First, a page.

Type of Document Dissertation Author Halliday, Kimberli L. D. Author's Email Address firstname.lastname@example.org URN etd-11152010-111935 Title The Effects of a Transition Planning Intervention on Career Choices of High School Students with Disabilities Degree Doctor of Philosophy Department Teacher Education, School of Advisory Committee
Advisor Name Title Bruce M. Menchetti Committee Chair Amy R. McKenzie Committee Member Mary Frances Hanline Committee Member Chris Schatschneider University Representative Keywords
- Career Choices
- Students with Disabilities
Date of Defense 2010-10-28 Availability unrestricted AbstractFederal and state mandates require all high school students to select a high school major area of interest. This includes students with disabilities, regardless of the type of diploma they are seeking or what is being taught in the Exceptional Student Education programs in which they are participating. These mandates present a challenge to educational programs that do not include transition planning in the students with disabilities coursework. To assist students with disabilities being served in special diploma settings in determining a high school major area of interest along with implementing self-determination strategies, a career counseling intervention was warranted in “Eastcoast,” Florida.
This study investigated the implementation of a transition portfolio intervention on students with disabilities making informed choices of high school majors and career choices. The study utilized a nonequivalent group’s pretest and posttest design to assess between-group and within-group changes in career choices. The study used the Holland Self-Directed Search to determine students’ areas of career interest and whether these scores compared to the students’ high school major choice. Participants in both the intervention and comparison groups completed activities. In addition, as a social validation measure, students in both groups were asked about their perceptions in their self-determination skills at the end of the study by completing the American Institutes for Research Self-Determination Assessment.
To determine if any change occurred in high school major choices for students with disabilities, how aligned their career choices were as compared to their chosen major, and their perceived level of self determination; data were collected from a sample of 43 students. All selected students were 18 years or older, working toward a Special Option One diploma, and receiving instruction in high school settings that offered similar Exceptional Student Education programs. The treatment group, 26 participants, was served at High School I, and the control group, 17 participants, received services from High School C. The intervention lasted one semester.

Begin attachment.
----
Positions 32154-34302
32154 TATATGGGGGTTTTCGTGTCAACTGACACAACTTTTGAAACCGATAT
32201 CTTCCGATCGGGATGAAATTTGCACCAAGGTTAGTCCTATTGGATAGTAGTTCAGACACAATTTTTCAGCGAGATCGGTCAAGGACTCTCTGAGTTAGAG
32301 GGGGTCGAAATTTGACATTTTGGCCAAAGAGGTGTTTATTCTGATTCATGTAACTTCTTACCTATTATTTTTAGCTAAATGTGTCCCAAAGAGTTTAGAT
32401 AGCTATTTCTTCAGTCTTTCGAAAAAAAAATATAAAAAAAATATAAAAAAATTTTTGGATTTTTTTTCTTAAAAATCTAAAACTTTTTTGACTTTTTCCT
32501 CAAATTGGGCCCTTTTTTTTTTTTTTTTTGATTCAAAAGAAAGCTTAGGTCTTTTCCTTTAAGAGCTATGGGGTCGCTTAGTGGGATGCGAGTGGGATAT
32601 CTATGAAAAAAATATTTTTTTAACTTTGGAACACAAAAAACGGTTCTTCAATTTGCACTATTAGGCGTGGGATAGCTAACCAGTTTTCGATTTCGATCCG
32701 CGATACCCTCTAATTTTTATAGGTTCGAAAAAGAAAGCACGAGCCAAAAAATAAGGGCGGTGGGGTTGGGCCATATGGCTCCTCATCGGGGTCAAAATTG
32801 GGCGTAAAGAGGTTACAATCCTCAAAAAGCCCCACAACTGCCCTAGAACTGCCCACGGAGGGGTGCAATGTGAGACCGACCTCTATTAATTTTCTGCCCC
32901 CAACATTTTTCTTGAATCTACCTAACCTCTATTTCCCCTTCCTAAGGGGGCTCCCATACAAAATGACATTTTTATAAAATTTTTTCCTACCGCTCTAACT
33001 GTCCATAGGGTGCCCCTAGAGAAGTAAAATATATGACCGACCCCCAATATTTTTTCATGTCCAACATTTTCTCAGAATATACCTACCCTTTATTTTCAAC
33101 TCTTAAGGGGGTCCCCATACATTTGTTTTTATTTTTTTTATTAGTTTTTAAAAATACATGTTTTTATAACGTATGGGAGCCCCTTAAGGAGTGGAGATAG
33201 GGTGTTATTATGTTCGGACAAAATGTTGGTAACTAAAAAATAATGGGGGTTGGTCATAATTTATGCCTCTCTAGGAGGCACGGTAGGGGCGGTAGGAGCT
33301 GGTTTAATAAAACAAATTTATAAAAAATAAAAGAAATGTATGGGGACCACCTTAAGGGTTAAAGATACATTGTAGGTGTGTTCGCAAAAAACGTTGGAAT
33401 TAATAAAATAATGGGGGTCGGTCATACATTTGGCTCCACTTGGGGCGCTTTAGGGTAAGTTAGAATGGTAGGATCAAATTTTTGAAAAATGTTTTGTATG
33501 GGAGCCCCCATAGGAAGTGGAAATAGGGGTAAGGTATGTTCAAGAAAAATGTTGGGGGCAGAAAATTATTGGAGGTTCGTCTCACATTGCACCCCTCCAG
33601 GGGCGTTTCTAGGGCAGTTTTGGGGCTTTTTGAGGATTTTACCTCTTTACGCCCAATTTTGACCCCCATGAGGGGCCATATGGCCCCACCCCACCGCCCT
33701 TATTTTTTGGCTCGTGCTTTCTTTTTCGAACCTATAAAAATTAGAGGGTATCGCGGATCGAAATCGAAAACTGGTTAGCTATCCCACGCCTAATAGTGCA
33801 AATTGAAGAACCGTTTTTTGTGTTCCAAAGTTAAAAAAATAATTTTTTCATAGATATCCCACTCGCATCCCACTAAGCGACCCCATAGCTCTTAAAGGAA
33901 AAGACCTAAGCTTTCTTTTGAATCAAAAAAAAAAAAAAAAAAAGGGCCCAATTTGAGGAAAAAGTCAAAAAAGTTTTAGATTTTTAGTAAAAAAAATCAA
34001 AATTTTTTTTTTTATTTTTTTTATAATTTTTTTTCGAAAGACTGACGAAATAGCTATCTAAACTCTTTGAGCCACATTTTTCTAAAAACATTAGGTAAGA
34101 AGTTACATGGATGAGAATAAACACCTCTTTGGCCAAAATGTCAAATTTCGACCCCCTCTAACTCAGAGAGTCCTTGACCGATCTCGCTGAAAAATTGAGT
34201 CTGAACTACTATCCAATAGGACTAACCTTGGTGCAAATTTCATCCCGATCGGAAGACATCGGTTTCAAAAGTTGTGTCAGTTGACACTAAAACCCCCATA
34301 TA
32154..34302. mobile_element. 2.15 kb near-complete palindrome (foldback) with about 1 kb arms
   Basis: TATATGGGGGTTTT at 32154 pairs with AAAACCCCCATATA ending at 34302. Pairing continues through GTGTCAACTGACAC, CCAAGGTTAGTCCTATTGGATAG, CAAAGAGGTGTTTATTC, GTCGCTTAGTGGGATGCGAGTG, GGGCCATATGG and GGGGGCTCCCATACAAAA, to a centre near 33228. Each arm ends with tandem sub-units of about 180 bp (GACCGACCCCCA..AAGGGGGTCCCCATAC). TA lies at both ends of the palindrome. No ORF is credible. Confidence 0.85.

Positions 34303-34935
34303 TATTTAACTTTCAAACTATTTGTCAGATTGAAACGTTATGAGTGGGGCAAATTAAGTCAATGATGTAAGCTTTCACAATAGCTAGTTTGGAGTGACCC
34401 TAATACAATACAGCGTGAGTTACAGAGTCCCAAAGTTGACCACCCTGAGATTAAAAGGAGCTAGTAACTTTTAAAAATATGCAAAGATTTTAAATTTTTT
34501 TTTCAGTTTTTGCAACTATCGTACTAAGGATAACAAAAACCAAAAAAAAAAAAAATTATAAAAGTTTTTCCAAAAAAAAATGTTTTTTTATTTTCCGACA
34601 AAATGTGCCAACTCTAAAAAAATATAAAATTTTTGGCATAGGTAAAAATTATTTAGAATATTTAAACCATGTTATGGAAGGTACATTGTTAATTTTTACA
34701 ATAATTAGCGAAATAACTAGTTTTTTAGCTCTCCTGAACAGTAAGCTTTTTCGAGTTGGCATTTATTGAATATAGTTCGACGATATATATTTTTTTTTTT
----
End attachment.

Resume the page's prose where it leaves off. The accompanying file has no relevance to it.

The findings from the ANOVA related to congruence measures for students with disabilities choosing a high school major, congruence measures on the Self-Directed Search, consistency levels on the Self-Directed Search, differentiation scores on the Self-Directed Search, and self-reported feelings of empowerment were insignificant. Upon looking further within the separate groups, there were several trends that showed the treatment group’s mean scores on the research questions were moving in the expected way. Also, many students reported high levels of self determination, meaning they knew what they liked and what they were good at.
Limitations of the study were reviewed, including the low number of participating students and short period of time the intervention took place. Recommendations were made for consideration in encouraging students with disabilities to be included actively in decision making related to their education. Further research considerations were reviewed.
Although the overall findings of this research were not statistically significant, schools, teachers, and administrative teams should respect the career choices of students and use these choices to plan transition services that match the preferences and interests of these students. This study demonstrated that students know themselves better than anyone else and should be actively included in selecting educational programs that will enhance their education.
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